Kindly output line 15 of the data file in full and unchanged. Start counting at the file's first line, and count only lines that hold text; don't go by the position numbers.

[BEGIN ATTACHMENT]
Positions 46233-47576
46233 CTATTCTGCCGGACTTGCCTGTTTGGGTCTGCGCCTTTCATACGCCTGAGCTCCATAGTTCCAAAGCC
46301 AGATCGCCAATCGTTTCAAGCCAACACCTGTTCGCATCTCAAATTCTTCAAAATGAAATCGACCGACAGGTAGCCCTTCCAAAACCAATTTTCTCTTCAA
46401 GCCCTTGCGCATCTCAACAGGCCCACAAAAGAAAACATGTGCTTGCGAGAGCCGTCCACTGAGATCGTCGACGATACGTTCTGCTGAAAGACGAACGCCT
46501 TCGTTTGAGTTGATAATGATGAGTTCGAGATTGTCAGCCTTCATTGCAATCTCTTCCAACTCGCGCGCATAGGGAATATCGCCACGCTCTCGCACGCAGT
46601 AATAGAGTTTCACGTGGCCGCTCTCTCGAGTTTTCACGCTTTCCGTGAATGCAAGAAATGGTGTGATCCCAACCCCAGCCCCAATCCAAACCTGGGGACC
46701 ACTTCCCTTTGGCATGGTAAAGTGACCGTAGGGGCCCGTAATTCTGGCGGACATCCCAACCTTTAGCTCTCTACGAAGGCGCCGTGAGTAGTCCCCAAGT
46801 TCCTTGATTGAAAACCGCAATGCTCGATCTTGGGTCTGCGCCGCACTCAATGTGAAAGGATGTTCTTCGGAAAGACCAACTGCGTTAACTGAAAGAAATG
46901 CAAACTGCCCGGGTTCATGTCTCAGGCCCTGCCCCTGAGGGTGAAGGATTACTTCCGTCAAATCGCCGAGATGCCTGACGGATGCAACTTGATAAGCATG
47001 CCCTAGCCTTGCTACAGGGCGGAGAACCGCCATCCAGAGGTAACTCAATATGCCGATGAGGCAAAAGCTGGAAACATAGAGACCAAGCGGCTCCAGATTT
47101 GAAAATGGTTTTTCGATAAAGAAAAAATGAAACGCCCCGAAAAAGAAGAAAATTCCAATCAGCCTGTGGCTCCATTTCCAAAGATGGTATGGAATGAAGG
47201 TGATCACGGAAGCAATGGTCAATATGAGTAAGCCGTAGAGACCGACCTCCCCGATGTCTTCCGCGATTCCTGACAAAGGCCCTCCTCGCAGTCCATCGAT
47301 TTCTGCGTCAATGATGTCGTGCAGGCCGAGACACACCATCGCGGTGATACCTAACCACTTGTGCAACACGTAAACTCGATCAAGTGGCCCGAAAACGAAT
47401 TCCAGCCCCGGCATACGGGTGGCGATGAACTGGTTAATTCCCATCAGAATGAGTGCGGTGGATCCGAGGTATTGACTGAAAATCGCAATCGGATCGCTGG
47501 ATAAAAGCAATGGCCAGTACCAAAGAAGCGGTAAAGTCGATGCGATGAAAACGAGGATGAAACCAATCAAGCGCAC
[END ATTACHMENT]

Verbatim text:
47501 ATAAAAGCAATGGCCAGTACCAAAGAAGCGGTAAAGTCGATGCGATGAAAACGAGGATGAAACCAATCAAGCGCAC